Diagnosis Is a Cause Everyone Can Get Behind
One of the most moving moments (and there were many of them) at Global Genes’ recent patient summit was when Heather Long, founder of the Texas based non-profit U. R.
One of the most moving moments (and there were many of them) at Global Genes’ recent patient summit was when Heather Long, founder of the Texas based non-profit U. R. Our Hope, rose to tell the audience why she felt that diagnosis was such a critical issue for the rare disease community. Long and her husband, Cody, have three children; two daughters and a son who passed away in 2006 at the age of 5. They know that they have lost their son. What they don’t know is why. Doctors told the Longs that Cal probably had a very rare metabolic disease, but they were unable to diagnose it.
Since then, Long has devoted her life to helping other families who are desperately seeking a diagnosis for a rare disorder. Along with supporting families in their search, her organization works to pass legislation and create a network of physicians who are faced with similar cases so they can collaborate on finding a diagnosis and improve care and outcomes for their patients.
A Cause We All Care About
Diagnosis is a cause everyone cares about. Doctors want a correct diagnosis for the disease so they will know how best to treat it. Pharmaceutical companies want patients to be diagnosed so they will have access to the best care. Parents want their children to be diagnosed because they know, better than anyone else does, that having a name for your child’s disease may mean the difference between life and death. Parents like Long and others who have lost children to rare disorders, care deeply enough to devote their time to creating new systems that will help diagnose children they have yet to meet.
Why Diagnosis Matters
Sometimes the disorder is so rare that it has no name. But far too often with rare disorders, the problem is misdiagnosis or a delayed diagnosis. There may even be a treatment out there somewhere which could slow progression – if you only had a name for the disorder. Patients who have been misdiagnosed may not only fail to receive appropriate care, but also might undergo treatments that could potentially harm them, including surgery and psychiatric treatments.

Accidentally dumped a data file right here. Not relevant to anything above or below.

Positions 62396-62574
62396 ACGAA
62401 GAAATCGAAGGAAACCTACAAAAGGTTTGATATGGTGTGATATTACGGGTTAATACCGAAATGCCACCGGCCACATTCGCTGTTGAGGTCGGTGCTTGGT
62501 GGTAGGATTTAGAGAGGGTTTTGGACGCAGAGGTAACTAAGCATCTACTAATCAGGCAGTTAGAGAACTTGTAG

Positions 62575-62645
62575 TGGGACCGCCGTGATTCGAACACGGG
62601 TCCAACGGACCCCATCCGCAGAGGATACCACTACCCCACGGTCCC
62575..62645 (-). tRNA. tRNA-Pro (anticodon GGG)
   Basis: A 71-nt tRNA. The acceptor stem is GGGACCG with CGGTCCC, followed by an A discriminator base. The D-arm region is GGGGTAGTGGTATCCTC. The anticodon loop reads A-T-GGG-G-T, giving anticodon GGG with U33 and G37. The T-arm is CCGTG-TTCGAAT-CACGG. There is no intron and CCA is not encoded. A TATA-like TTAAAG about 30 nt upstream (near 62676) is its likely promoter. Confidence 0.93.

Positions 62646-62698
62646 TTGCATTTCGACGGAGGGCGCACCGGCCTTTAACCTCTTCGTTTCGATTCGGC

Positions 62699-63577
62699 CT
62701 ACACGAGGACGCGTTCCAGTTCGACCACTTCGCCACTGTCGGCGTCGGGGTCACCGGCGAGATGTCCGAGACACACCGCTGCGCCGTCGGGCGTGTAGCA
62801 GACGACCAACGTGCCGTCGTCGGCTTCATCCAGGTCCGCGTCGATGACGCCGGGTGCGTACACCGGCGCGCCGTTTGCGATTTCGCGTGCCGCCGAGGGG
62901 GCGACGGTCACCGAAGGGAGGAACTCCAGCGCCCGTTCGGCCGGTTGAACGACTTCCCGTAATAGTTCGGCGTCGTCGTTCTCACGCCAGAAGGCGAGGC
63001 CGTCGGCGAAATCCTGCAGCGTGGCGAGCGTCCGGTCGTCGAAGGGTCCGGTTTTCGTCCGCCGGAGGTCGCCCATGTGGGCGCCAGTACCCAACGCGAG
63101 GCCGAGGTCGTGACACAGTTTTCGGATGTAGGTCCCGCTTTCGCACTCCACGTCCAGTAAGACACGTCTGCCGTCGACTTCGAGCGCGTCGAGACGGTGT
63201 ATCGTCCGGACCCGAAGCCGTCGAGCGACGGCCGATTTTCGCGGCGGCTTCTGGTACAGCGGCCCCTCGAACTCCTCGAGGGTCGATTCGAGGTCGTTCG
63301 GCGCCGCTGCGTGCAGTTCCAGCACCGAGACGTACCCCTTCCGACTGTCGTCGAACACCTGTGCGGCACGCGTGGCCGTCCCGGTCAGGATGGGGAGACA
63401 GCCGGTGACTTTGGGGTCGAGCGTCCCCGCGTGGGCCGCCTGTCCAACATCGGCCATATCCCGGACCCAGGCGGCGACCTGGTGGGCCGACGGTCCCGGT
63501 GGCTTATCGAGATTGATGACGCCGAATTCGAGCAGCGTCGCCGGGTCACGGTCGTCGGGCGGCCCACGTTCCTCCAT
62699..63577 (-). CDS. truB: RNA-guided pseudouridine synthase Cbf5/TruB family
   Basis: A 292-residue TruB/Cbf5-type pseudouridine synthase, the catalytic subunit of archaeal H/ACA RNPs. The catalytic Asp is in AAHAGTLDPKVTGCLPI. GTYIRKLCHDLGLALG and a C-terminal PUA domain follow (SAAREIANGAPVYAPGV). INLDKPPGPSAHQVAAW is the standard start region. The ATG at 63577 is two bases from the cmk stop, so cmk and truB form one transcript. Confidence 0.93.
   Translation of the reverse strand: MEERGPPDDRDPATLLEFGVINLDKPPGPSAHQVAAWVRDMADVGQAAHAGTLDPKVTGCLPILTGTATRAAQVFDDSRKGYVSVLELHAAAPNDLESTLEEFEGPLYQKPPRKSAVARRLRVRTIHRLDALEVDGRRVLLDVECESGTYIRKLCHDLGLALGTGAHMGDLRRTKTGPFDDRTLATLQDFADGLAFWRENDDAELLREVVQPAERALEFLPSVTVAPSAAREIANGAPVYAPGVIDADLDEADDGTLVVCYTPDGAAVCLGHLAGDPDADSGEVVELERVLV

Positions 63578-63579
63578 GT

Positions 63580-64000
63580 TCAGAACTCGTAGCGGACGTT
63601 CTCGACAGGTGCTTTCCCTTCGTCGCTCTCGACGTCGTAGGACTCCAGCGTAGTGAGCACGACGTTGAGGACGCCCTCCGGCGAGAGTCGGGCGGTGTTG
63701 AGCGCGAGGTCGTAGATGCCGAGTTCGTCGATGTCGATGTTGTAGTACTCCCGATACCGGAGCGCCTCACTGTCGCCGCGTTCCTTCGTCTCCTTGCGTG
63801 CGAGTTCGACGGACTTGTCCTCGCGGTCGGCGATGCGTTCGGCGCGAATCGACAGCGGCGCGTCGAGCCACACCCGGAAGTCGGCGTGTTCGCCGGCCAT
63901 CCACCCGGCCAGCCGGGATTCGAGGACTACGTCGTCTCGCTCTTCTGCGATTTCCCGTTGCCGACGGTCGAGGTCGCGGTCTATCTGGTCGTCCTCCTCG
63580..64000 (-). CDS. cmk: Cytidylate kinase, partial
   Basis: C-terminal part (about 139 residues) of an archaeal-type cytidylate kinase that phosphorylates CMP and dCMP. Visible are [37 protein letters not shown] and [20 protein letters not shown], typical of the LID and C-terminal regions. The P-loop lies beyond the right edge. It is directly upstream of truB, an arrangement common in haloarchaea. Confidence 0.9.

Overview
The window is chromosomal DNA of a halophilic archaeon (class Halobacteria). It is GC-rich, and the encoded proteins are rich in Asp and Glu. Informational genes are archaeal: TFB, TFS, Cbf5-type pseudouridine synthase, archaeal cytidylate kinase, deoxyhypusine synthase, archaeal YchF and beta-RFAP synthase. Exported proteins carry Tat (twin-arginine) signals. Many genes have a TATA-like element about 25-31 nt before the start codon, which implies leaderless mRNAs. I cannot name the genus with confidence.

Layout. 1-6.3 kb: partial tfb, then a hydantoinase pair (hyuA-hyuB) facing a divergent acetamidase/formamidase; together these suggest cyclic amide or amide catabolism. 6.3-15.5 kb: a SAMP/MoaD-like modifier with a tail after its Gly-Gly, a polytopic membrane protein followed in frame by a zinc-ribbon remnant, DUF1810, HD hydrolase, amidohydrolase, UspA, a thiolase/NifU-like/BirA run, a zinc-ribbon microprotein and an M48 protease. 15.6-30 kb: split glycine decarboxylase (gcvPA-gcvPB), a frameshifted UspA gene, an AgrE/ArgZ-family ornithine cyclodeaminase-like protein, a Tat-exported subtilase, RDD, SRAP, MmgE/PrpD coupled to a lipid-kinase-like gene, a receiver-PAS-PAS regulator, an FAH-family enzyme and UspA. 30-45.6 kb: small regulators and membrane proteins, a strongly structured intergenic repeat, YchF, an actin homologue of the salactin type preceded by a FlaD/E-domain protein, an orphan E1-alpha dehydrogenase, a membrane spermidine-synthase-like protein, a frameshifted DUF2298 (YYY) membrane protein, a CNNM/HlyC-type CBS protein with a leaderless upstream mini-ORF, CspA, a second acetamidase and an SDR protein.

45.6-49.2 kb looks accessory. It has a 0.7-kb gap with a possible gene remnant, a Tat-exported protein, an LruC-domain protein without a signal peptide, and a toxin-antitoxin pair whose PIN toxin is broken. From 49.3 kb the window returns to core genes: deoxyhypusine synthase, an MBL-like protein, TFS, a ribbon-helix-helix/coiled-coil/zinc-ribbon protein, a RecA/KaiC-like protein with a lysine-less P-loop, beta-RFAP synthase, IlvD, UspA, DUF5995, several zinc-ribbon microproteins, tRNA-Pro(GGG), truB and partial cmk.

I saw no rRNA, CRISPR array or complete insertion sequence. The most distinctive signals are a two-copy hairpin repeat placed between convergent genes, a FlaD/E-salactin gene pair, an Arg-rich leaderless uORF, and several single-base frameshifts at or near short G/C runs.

The scope of the problem is staggering. According to a EURORDIS study 25% of patients with a rare disease had to wait between 5 and 30 years for a diagnosis, 40% received the wrong diagnosis, and others received no diagnosis.
What Is Being Done
There are many ways people and organizations are working to improve diagnosis, everything from the National Institutes of Health Undiagnosed Disease Program to nonprofits like In Need of Diagnosis. There are also exciting new uses for technology that are providing improved access to research data and facilitating diagnosis. Take for example FindZebra.com a search engine for rare diseases. Also Granatum, a kind of Facebook for cancer researchers that describes itself as “a social collaborative working space semantically interlinking biomedical researchers, knowledge and data.”
In the next few weeks we will be taking an in-depth look at what is being done to improve diagnosis of rare diseases. We invite you to come with us on this journey – and please let us know of any initiatives you would like to add to our list.
Photo courtesy of Horia Varlan on Creative Commons